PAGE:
Summary of Chapter Eleven: “In which Phileas Fogg secures a curious means of conveyance at a fabulous price”
The train leaves on time with British officers and opium merchants among the passengers. Fogg and Passepartout sit in a carriage with Sir Francis Cromarty, a brigadier general and whist partner from the Mongolia. He has spent a lifetime in India, a distinguished man of fifty, full of information about the land they are passing through. Fogg is not interested enough to ask questions. The general wonders about his coldness. Fogg is thinking of the journey and how much time they have expended. He has told the general of his trip around the world, and the general wonders at Fogg’s lack of common sense.
Sir Francis tells Fogg that before the railway he would have been stopped at the base of the mountains because the train ended there, but Fogg assures him that he has foreseen all obstacles. Sir Francis also warns him about trouble with Passepartout’s temple adventure; he has broken the law. Fogg says that it is Passepartout’s problem; not his.
They pass the mountains and continue on a plain with jungles in the distance. At the first stop, Passepartout buys some Indian slippers to wear for shoes. He begins to change as they cross India. Before, he had hoped they would return home and the journey would be given up. Now, his wandering nature returns, and he sees the romance of the bet and the trip around the world. He becomes personally involved in the outcome.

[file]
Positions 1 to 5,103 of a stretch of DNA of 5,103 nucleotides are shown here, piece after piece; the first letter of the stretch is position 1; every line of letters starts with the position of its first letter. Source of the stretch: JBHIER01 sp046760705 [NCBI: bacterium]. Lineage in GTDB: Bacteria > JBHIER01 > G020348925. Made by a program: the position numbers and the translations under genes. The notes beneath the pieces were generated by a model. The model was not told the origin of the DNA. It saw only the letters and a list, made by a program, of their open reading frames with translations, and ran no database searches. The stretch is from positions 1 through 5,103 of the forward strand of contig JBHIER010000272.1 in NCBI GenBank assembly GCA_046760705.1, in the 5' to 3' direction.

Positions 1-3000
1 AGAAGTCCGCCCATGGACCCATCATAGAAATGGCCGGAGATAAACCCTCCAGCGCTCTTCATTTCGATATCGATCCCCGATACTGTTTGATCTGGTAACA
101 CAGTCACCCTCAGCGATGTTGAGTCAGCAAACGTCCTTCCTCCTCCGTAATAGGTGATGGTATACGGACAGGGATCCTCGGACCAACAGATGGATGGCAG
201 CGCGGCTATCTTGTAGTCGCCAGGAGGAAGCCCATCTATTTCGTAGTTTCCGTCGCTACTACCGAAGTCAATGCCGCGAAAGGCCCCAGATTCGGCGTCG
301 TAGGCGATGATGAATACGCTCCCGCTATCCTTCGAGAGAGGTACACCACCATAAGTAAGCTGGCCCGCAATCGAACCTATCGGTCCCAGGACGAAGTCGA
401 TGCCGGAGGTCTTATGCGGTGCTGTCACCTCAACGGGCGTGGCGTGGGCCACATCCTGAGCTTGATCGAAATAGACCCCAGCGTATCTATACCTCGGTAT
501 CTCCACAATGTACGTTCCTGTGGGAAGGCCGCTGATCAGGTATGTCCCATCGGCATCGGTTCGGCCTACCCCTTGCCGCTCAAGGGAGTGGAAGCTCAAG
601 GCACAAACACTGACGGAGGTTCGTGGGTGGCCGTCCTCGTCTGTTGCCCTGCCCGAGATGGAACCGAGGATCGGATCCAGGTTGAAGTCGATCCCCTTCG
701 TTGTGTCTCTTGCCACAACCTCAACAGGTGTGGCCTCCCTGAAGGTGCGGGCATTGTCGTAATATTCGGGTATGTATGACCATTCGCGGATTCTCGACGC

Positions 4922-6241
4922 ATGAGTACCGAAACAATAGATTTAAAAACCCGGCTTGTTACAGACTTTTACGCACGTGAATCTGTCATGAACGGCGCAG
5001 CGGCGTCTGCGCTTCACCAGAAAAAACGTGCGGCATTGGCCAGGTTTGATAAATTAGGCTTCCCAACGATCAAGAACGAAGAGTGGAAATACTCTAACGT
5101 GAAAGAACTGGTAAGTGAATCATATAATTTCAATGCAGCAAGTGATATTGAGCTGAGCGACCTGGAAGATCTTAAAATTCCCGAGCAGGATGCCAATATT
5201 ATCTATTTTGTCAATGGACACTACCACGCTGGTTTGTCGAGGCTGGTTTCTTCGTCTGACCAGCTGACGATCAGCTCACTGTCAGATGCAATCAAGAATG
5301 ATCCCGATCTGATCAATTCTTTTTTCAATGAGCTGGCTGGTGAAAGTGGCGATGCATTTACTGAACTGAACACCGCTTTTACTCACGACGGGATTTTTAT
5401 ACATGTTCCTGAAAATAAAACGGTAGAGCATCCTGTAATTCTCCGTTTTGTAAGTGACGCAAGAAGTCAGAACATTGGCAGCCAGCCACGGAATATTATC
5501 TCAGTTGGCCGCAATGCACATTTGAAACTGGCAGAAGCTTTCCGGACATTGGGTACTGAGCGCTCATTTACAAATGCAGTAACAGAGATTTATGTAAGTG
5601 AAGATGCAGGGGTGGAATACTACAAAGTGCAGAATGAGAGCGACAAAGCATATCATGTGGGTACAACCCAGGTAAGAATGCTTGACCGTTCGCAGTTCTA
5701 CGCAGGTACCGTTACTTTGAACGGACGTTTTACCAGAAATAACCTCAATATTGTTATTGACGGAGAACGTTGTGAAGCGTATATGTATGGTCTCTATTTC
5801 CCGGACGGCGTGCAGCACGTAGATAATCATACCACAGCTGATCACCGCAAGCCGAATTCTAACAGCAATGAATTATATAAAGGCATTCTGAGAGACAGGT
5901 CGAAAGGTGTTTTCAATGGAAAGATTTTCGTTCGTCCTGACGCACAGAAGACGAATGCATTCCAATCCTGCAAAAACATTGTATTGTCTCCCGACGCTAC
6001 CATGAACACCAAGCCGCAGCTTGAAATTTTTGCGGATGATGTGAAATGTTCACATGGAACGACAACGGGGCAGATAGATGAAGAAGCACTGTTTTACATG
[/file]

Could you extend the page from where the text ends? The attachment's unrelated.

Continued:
When on the second day Sir Francis asks the time of Passepartout, he consults his watch and gives the time in London, now four hours behind their time as they travel eastward. In the evening the train stops, and the conductor explains there is no more railroad. The tracks are not finished. The papers had been mistaken, even though the party has purchased tickets to Calcutta.
Sir Francis says to Fogg that this will delay his journey, but Fogg says he has foreseen obstacles, and that he is two days ahead of schedule. They look around in the village for vehicles and finding nothing, Fogg announces they will go by foot, but Passepartout finds an elephant, Kiouni, and Fogg buys the elephant for two thousand pounds and engages a Parsee driver. They buy provisions and set off overland with the brigadier general through dense jungles.
Commentary on Chapter Eleven
This chapter further advances characterization in making Fogg the static figure who is not influenced by the adventure he is on, while Passepartout begins a metamorphosis. The servant returns to his earlier romantic and adventurous self and now takes the bet and the trip seriously. He feels that Fogg’s mission is his own.
The chapter also further comments on time, noting again that as they travel east, the hour advances from Greenwich time. They are now four hours ahead of London time, and the days are shorter by four minutes for each degree or meridian they pass as they go towards the sun. This key piece of information is repeated because on it hinges the secret of success.
Once again, Fogg insists that he has calculated into his plan such obstacles, and so he is not upset by the delay. Whereas for most people, the end of the rail line would be the end of the bet and the journey, for Fogg it is a stimulus to find some other means to continue. Purchasing an elephant for 2,000 pounds is a fantastic element to the story that adds to the entertainment and demonstrates Fogg’s determination.